When legendary Chicago rapper Bump J was released from federal prison this past April, it was a glorious moment for the city’s rap scene. Last night (May 15), he took to the Windy City airwaves for his first interview in 8 ½ years.
The Windy City don made a visit to Chicago’s WGCI 107.5 on the Tone Kapone Show this past Monday (May 5) to talk about his prison stint. He explained to Tone Kapone, his cousin, what occurred on the night of his arrest and how, despite his national fame and success, why he never left the streets alone and never considered himself to be a rapper.
“Really, to tell you the truth Tone, I never really made a transition fully over [to] rap from the streets,” admits Bump. “Everything happened kind of fast and I just was out there in the streets real heavy. I always had one foot in the streets still. I just never made that transition fully and I was still doing what I was still doing.”
Bump says that he was arrested while he was on his way to a show. Police officers discovered he had active warrants and immediately hauled him off to jail. During the conversation, the Goon Squad rapper also explained how he still managed to keep his ear to the streets of Chicago by being able to download music from the computer (despite constantly being monitored) and received much of it from his older brother Chi-Town Shake.
“I always had a relationship with [Lil] Durk. We’ve been talkin’ since he really took off,” he said. “Lil Herb [G-Herbo] and Lil Bibby they’re from over east and that’s a proud moment when I see that. I mess with all the artists really, like [King] Louie…I got a guy right now and I’m on the first single on his album, Ty Money. I mess with the whole city, really.”
As far as mainstream artists, he says he’s a fan of artist such as fellow Chicagoan, Chance the Rapper, as well as Young Dolph, Yo Gotti, Kendrick Lamar, J. Cole, and Future, among many others. When asked about Chief Keef’s rapid rise to fame and the troubles that came with it, he had an eye opening response. “I was reading something from—I forgot where I read it, but Lil Reese had a quote [that said], ‘In all of the other states I’m a rapper. In Chicago, I’m BD (Black Disciples).”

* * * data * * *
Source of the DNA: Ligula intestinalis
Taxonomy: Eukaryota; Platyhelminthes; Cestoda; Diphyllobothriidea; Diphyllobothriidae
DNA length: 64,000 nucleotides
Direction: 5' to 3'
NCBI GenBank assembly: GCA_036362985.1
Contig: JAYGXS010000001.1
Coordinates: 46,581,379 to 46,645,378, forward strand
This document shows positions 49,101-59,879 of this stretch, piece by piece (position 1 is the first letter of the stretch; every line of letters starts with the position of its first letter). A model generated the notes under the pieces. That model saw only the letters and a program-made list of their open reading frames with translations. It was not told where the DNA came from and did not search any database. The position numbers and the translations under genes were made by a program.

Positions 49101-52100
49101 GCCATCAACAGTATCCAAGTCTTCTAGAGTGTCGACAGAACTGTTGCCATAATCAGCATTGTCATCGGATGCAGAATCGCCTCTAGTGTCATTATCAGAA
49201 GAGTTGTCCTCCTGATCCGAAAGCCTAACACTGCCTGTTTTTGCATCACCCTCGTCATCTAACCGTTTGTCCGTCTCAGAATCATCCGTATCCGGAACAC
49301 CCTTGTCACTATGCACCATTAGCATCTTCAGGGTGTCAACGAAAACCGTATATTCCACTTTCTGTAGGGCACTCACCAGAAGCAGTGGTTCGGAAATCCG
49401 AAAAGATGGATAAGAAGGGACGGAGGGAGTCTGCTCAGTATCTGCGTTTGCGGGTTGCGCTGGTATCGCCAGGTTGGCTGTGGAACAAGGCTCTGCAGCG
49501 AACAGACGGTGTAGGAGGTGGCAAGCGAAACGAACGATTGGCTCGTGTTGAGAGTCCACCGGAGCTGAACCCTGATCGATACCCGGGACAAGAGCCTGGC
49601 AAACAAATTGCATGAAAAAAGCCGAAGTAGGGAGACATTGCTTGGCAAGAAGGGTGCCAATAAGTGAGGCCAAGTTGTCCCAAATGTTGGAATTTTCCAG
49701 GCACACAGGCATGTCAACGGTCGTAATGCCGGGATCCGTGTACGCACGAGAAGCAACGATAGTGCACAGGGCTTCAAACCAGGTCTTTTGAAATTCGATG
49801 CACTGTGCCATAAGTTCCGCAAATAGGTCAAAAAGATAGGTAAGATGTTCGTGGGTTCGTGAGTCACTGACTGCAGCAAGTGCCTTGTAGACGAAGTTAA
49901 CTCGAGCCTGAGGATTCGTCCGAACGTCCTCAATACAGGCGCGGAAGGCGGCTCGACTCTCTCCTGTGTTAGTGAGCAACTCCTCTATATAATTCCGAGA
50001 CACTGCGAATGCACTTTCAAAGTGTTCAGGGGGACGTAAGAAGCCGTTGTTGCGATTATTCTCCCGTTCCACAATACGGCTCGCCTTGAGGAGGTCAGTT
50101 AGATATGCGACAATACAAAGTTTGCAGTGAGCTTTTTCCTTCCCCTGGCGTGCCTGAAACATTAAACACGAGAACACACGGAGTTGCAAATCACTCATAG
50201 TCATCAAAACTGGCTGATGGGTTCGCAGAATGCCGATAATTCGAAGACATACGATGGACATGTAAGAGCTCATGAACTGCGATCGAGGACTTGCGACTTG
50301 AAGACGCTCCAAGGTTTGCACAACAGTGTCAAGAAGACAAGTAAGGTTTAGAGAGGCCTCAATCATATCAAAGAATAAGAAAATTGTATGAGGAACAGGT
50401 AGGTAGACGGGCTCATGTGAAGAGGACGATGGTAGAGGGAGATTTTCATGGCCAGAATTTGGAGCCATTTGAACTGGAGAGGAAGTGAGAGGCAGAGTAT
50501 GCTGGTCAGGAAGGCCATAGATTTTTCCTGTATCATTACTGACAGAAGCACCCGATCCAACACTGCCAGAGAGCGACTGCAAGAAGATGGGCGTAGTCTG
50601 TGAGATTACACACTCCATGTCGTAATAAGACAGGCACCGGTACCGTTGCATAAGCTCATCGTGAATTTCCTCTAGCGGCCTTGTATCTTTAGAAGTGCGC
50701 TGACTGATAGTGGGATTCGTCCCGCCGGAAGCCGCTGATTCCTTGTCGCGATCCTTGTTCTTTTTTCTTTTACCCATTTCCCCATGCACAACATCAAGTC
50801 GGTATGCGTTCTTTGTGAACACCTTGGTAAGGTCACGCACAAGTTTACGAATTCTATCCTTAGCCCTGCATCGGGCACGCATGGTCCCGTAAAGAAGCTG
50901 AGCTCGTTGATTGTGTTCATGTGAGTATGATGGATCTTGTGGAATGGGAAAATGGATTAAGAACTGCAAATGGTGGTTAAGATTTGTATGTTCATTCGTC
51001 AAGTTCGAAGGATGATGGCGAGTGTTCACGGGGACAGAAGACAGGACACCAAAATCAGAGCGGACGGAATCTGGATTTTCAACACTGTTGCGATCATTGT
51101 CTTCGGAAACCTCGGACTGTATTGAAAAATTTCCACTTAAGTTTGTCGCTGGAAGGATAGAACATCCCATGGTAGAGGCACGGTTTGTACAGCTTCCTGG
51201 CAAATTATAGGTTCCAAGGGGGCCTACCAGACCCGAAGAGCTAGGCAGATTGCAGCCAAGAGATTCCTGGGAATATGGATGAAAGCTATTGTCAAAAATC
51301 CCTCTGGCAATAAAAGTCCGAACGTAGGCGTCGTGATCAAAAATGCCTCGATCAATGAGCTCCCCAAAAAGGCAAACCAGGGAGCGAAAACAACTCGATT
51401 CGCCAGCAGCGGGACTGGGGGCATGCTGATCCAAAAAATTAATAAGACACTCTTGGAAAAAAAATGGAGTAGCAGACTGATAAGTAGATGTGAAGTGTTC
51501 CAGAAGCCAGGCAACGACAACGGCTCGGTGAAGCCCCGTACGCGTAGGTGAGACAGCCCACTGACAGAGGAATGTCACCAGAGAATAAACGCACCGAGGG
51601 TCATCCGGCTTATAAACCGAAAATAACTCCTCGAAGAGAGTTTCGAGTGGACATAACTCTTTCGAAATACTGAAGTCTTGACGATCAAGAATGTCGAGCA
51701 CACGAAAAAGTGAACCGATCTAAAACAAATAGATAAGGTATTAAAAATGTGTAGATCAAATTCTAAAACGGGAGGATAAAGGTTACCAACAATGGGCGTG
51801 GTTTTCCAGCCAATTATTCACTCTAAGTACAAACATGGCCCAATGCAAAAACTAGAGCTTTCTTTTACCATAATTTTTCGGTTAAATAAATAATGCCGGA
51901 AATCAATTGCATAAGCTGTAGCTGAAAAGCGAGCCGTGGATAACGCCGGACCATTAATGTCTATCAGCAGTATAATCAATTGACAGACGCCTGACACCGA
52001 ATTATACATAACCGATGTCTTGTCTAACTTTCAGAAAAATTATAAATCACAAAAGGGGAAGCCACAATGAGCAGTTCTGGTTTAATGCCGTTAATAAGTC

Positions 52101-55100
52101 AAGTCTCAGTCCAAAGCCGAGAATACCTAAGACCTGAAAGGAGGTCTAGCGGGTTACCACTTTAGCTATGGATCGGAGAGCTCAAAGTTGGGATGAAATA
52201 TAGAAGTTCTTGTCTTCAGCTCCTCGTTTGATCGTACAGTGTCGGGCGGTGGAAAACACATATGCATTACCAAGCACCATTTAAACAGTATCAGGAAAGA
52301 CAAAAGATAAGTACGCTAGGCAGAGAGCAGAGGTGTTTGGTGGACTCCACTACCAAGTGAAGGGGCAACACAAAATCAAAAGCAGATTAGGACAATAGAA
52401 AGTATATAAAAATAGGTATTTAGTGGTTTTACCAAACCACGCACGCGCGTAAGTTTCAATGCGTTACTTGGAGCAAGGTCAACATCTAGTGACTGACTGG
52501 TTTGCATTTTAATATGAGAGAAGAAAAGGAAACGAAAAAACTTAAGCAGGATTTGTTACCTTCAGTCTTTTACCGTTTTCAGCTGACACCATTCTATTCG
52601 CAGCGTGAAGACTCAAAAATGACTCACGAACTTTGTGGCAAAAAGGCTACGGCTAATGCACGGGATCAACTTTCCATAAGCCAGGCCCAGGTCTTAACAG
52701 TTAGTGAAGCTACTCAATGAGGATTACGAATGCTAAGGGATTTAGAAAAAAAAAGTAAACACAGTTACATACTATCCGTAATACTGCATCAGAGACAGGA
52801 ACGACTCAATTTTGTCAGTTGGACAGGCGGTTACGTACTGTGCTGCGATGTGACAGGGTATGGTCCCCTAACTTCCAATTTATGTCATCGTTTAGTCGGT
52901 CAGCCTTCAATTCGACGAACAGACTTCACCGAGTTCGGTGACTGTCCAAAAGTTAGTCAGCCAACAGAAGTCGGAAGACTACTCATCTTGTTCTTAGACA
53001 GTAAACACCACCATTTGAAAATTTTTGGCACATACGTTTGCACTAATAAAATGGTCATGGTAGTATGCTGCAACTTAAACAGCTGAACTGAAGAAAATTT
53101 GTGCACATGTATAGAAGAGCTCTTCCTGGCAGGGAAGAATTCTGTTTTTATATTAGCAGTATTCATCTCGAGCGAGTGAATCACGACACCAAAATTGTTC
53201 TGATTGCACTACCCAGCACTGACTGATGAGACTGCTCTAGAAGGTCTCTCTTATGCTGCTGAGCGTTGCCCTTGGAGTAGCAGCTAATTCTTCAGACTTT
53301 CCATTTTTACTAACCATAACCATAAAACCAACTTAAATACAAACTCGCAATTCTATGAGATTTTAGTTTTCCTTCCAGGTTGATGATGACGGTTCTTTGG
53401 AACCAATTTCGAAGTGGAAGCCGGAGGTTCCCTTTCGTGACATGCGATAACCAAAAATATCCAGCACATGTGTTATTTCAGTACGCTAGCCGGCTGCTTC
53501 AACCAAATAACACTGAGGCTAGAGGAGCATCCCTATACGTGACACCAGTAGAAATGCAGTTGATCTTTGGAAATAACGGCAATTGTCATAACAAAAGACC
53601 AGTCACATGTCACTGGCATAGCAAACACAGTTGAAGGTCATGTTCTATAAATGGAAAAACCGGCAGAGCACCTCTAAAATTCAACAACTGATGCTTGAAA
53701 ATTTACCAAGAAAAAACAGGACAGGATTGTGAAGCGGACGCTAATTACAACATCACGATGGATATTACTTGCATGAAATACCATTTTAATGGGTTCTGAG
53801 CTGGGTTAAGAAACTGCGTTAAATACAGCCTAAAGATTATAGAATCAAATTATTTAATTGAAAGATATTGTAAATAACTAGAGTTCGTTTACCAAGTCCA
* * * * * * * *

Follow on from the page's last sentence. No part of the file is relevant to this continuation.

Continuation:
Bump J left no stone unturned in their 11-minute conversation as he gave his perspective on on the rampant street violence in Chicago. For context, when he was arrested in 2007, the number of homicides was 443 compared to 2012’s total of 500 and 2016’s staggering total of 762.
“From the outside looking in, it looks crazy just sitting in my cell looking at things. But, when I was in it, like you said, it was always violent. Chicago always been a violent town. It’s just now it’s a lot of silly stuff happening,” said Bump. “More than that, it’s just so much more magnified now with social media and everyone being a reporter with their phones. It’s a lot more magnified, but it is getting reckless and it’s out of control really. We gotta start with the youth in my opinion.”
Bump concluded with advice to the younger, up and coming artists in Chicago, in regards to how they should stay focused on making music and what he would have done differently during his ascension in the mid-2000s. He even revealed what rappers reached out to him, whether or not he will sign to a label, and how it felt to play basketball with his son after being incarcerated for so long.